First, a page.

By Rob Shaul
Under the “Climb” category of our website store there are several individual training plans.
To an outsider, climbing mountains is all the same.
But outdoor enthusiasts know there are many different methods for reaching the summit.
As a strength and conditioning coach, it’s my job to identify the fitness demands for each method, and design a sport-specific training plan accordingly.
The Big Mountain Training Plan is our most popular climbing plan, and is the one I built specifically for non-technical mountaineering expeditions such as Kilimanjaro, Everest and Aconcagua.
Big mountain expeditions are multi-week efforts, and at 10-weeks and 50x total training sessions, the Big Mountain Training Plan is one of our longest.
The training program has three goals:
- (1) Strengthen your legs and lungs for miles and thousands of vertical feet you’ll be hiking up and down during your climbing trip.
- (2) Build your core/midsection strength and overall strength so your body will be able to perform well with a loaded backpack, and be able to recover from long days in the mountains.
- (3) Increase your overall durability and injury resistance.
The further away you are from the climb, the more general your training can be. Accordingly, the first 4 weeks of the Big Mountain are gym-based, and focused on building overall strength and durability. The focus is on your “Mountain Chassis” – Legs and core.
What is unique about Big Mountain climbs, in addition to the duration, is the loading. These aren’t fast, alpine ascents where the packs weigh 25-45 pounds. These packs can be heavy – up to 80 pounds. As well, for mountains like Denali, you’ll not only carry a heavy pack, but also skin across a glacier pulling a loaded sled.
At six weeks, the plan’s training pivots to mountain-specific training sessions and exercises. Increasing, loaded step ups train legs and lungs for steep, heavy, uphill hiking. Leg blasters train eccentric leg strength for the downhills between camps to shuttle gear and acclimatize. Calf work, sandbag getups and focused low back work round out the muscular preparation.
A climb likeAconcagua should never be taken lightly. The duration and intensity of the Big Mountain Training plan reflects its massiveness and seriousness.
Having the commitment to train 5 days a week for two and a half months before beginning your expedition shows an athlete’s respect for the mountain, and for the sport. Training for the expedition becomes part of the overall experience, and helps enrich it.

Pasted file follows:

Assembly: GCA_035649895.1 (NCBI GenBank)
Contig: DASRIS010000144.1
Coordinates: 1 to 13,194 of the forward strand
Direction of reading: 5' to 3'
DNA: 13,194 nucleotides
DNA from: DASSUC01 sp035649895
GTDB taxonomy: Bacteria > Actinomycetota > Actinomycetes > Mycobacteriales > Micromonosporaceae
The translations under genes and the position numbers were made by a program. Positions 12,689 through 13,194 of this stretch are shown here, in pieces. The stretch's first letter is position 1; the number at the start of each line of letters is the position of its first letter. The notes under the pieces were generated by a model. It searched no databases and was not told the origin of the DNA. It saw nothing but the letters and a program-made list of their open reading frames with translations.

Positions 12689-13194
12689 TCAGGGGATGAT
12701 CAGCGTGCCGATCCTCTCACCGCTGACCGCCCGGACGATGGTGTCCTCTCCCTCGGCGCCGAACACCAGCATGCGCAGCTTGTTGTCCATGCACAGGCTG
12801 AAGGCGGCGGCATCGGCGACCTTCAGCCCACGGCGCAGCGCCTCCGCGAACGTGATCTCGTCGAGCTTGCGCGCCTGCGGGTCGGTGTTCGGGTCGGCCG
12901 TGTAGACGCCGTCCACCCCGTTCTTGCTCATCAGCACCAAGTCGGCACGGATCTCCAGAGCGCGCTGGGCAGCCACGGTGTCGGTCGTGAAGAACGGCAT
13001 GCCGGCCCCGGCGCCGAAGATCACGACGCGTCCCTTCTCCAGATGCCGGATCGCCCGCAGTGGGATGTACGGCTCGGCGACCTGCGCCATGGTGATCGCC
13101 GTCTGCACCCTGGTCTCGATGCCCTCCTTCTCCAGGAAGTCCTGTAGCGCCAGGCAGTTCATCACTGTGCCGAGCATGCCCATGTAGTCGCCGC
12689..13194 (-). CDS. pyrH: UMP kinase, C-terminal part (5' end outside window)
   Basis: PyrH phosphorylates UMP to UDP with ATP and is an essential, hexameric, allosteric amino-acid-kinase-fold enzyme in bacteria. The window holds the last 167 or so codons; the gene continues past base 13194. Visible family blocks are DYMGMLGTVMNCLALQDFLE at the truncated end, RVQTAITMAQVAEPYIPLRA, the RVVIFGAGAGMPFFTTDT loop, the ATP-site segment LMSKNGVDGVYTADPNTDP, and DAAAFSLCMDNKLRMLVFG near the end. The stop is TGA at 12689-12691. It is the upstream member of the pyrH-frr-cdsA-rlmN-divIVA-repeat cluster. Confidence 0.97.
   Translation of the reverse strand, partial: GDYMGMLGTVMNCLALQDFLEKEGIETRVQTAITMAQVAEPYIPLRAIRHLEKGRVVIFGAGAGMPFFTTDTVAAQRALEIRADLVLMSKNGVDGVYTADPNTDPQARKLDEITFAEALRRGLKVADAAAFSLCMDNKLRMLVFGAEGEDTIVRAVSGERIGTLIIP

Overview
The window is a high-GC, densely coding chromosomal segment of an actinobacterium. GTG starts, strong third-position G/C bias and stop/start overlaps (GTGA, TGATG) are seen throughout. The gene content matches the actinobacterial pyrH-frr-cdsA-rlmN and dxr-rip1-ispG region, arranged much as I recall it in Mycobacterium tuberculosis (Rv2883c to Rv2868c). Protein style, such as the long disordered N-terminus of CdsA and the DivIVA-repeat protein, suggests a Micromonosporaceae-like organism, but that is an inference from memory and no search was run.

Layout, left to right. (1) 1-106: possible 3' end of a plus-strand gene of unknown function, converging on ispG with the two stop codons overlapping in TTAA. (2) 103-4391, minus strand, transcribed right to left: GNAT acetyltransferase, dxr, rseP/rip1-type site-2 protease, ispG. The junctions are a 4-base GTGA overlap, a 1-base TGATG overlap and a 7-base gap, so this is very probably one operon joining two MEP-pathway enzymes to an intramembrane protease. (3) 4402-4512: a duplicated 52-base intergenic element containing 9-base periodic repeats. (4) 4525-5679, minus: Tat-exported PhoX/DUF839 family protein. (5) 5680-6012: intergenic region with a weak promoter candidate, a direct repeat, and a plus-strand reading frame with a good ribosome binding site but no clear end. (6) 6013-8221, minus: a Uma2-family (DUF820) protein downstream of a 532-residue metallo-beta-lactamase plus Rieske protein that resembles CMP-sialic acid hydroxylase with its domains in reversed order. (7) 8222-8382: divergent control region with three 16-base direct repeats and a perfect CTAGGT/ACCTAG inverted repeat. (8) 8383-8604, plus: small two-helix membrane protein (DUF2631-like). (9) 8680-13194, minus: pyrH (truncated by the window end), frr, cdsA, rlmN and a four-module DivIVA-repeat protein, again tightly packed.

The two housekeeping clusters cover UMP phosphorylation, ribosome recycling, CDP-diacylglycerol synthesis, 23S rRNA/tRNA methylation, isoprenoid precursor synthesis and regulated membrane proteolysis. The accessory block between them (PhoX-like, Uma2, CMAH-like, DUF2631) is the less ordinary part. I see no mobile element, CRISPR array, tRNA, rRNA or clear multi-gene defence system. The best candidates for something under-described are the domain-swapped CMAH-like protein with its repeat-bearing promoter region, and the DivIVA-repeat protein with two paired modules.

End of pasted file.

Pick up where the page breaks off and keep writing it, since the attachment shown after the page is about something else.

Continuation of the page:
Best of all, going into the climb mentally and physically fit will help the climber enjoy the overall experience so much more. Training makes everything better.
Some of the Kudos we’ve received:
- “This past weekend I was able to successfully summit Mount Rainier (my first attempt on any mountain). I used your Big Mountain Training Plan to physically prepare myself. It was a crucial and very effective part of my preparation. My legs felt strong for the duration of the climb and descent. I barely noticed the weight of my pack at any point. During and after the climb I remained injury free. My quads and hamstring are a bit sore but nothing to complain about. Success on all fronts.”
- “The training plan was an enormous help! Throughout the climb my legs felt strong and well conditioned. The tough mental programing I developed while training allowed me to function confidently, physically and mentally, in hard times such as while climbing in inclement weather. The Tien Shan turned out to be a highly unstable mountain range. Our 4 person team acclimatized well and took advantage of several good weather windows. We were able to summit a 6,090m peak but were unable to summit the Khan due to very bad weather. In any case it was an amazing learning experience. I am totally pumped on your training plans. Thanks again!!”
- Bought the Big Mountain Training Program last year and it changed my fitness and climbing forever. It fixed weaknesses I had in my body for many years from injury or neglect and made me a more complete and better athlete.
Training for Denali or Rainier?
We’ve built climb-specific training plans for these two peaks.